The Hon. Marcus Brandon January 22, 2014 Page 2 As to the issue regarding in-state tuition, pursuant to North Carolina General Statutes, an individual is eligible for in-state tuition
the North Carolina university system and the community college system
he or she is a legal resident who is domiciled in the State
North Carolina and who has maintained legal residence in the State for at least
months immediately prior
N.C.GEN.STAT. § 116-143.1
STAT.§§ 116-143.1and115D-39. Applicable federallaw, 8 U.S.C. § 1623, entitled Limitations on eligibility for preferential treatment
aliens not lawfully present on the basis
residence for higher education benefits, provides: Notwithstanding any other provision
law, an alien who is not lawfully present in the United States shall not be eligible on the basis
residence with a State (or a political subdivision) for any postsecondary education benefit unless a citizen or national
the United States is eligible for such a benefit (in no less an amount, duration and scope) without regard to whether the citizen or national is such a resident. Because eligibility for in-state tuition in North Carolina is determined based on residency in North Carolina, federal law prohibits the undocumented individuals as described above from being eligible for the benefit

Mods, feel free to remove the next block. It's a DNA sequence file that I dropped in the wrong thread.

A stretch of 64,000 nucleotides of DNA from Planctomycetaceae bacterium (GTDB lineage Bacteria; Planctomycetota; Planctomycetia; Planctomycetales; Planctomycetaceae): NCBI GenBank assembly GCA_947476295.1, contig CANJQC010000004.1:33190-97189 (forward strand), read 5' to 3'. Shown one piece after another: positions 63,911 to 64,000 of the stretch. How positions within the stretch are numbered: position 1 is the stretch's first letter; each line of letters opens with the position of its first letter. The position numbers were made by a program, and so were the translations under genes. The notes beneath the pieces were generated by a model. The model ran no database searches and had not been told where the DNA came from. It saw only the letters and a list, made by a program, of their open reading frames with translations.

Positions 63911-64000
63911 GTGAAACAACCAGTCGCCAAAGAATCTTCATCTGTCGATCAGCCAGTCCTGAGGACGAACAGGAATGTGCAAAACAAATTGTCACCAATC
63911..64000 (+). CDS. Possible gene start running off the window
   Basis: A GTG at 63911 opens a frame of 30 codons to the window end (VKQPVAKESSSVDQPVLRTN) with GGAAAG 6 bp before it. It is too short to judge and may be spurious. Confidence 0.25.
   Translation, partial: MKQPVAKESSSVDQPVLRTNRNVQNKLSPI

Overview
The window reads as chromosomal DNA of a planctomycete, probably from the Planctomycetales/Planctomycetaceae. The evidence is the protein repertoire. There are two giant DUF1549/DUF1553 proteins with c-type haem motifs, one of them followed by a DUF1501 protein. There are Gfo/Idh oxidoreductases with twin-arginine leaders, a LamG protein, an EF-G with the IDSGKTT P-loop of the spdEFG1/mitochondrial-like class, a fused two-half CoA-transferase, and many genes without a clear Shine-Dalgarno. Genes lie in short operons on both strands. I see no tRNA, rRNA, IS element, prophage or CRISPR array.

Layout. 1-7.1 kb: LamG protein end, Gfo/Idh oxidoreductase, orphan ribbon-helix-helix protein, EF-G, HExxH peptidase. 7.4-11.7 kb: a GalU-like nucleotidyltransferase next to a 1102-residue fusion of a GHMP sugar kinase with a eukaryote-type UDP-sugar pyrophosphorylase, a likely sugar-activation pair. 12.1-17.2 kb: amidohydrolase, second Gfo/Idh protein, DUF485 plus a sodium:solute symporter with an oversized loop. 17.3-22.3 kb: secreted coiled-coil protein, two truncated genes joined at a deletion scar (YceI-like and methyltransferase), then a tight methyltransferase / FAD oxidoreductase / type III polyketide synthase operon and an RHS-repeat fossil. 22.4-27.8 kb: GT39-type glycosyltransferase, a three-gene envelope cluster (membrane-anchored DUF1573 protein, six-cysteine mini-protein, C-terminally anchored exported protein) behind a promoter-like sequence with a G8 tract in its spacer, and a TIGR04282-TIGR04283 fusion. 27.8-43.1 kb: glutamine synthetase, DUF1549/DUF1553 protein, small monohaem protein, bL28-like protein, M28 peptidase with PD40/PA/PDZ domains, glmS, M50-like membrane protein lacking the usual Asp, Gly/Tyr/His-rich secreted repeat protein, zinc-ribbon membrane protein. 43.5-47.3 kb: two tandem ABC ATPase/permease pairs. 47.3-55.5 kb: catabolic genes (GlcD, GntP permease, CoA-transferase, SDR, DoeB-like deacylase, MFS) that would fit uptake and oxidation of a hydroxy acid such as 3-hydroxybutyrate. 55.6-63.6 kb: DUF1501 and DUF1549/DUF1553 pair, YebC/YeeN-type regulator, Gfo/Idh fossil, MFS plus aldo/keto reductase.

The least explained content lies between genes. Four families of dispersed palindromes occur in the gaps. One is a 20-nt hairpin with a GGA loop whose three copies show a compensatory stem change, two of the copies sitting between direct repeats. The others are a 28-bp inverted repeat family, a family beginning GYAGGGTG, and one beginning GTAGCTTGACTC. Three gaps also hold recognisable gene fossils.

in-state tuition. You have also inquired about the status for in-state tuition
students who have been granted Deferred Action Status under DACA. In an earlier opinion from this office based upon federal and state law, we opined that individuals who have been granted the status under DACA are legally or lawfully present in the United States, at least for the 2-year period
deferred prosecution. This opinion required the issuing
a North Carolina driver's license.
opinion issued to
Eric Boyette, Acting Commissioner, Division
Motor Vehicles dated January 17, 2013
However, as to your question regarding eligibility for in-state tuition for such students, the issue here is whether an individual granted DACA status qualifies as a resident for tuition purposes pursuant to N.C.
§ 116-143. l (a) and (b). Under federallaw, 8 U.S.C. § 1621, individuals withDACA status arenoteligibletoreceive the benefit
in-state tuition unless a specific state statute provides otherwise.
8 U.S.C. § 1621(d). We agree with University and Community College attorneys that North Carolina law does not provide for in-state tuition for these students. In order for students who have been granted DACA status to be eligible for the benefit
in-state tuition, the North Carolina General Assembly would have to amend N.C.
STAT.§§ 116-143.1and115D-39 to make an exception for such individuals, change the residency requirements, or otherwise provide by law that individuals with DACA classification are, under such circumstances as may be set by statute, eligible for in-state tuition. You and other legislators have sponsored HB 904, which would
these changes by giving certain immigrant students in-state tuition status. However, this legislation has not been enacted.